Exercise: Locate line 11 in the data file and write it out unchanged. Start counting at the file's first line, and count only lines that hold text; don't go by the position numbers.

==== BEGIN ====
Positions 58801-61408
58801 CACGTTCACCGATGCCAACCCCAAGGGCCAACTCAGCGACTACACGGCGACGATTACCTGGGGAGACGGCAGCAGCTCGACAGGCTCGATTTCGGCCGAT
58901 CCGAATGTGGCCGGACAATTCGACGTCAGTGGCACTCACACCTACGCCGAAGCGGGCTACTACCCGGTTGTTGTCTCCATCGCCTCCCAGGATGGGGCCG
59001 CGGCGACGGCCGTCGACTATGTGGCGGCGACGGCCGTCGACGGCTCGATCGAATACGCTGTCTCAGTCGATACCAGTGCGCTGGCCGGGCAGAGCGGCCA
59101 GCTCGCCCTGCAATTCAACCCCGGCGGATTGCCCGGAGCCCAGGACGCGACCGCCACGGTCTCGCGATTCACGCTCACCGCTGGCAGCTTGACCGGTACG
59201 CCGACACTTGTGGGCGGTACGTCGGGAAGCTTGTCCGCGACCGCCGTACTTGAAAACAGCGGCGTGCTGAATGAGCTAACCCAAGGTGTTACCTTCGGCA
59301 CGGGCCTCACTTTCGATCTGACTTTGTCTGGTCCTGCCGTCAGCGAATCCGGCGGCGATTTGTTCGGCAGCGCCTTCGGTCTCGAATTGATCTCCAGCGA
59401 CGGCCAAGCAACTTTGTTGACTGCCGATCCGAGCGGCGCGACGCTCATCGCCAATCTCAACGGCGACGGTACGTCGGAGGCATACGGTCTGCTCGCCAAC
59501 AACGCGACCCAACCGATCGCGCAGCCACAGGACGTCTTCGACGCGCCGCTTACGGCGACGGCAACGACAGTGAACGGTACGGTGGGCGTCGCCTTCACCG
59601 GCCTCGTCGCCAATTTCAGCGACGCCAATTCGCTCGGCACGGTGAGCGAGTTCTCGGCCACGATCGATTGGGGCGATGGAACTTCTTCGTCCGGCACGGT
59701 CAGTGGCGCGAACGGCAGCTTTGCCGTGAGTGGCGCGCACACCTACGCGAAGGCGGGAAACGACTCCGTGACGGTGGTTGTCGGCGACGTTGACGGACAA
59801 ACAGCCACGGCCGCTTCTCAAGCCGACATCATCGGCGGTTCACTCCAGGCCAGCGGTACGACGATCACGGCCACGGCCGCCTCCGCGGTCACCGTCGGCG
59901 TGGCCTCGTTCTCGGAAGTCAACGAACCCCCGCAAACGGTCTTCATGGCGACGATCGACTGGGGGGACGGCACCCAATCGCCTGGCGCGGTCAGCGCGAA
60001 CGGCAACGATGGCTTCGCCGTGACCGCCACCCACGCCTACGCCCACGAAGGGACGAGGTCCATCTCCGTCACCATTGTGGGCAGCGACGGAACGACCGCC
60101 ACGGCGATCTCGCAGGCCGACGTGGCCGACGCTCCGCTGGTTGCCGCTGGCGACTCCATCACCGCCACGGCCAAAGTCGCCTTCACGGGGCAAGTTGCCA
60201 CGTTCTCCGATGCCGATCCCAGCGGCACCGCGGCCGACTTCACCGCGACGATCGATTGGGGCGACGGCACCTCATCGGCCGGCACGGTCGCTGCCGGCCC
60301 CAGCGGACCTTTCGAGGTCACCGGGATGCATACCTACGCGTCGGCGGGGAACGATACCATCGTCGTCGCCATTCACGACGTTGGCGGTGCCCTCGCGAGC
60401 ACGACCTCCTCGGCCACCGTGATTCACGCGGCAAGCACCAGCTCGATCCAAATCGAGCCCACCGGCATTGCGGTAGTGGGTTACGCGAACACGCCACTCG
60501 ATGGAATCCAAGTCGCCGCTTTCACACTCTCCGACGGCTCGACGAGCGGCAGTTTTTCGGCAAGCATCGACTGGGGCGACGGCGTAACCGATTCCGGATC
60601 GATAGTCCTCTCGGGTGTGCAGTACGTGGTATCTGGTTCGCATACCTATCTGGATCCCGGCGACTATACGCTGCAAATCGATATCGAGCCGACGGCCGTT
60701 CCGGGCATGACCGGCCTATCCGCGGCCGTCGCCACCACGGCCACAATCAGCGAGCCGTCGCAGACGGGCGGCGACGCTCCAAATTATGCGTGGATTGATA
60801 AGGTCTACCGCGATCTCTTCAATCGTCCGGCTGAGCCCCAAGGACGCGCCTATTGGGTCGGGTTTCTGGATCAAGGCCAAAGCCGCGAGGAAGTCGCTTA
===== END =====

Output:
59701 CAGTGGCGCGAACGGCAGCTTTGCCGTGAGTGGCGCGCACACCTACGCGAAGGCGGGAAACGACTCCGTGACGGTGGTTGTCGGCGACGTTGACGGACAA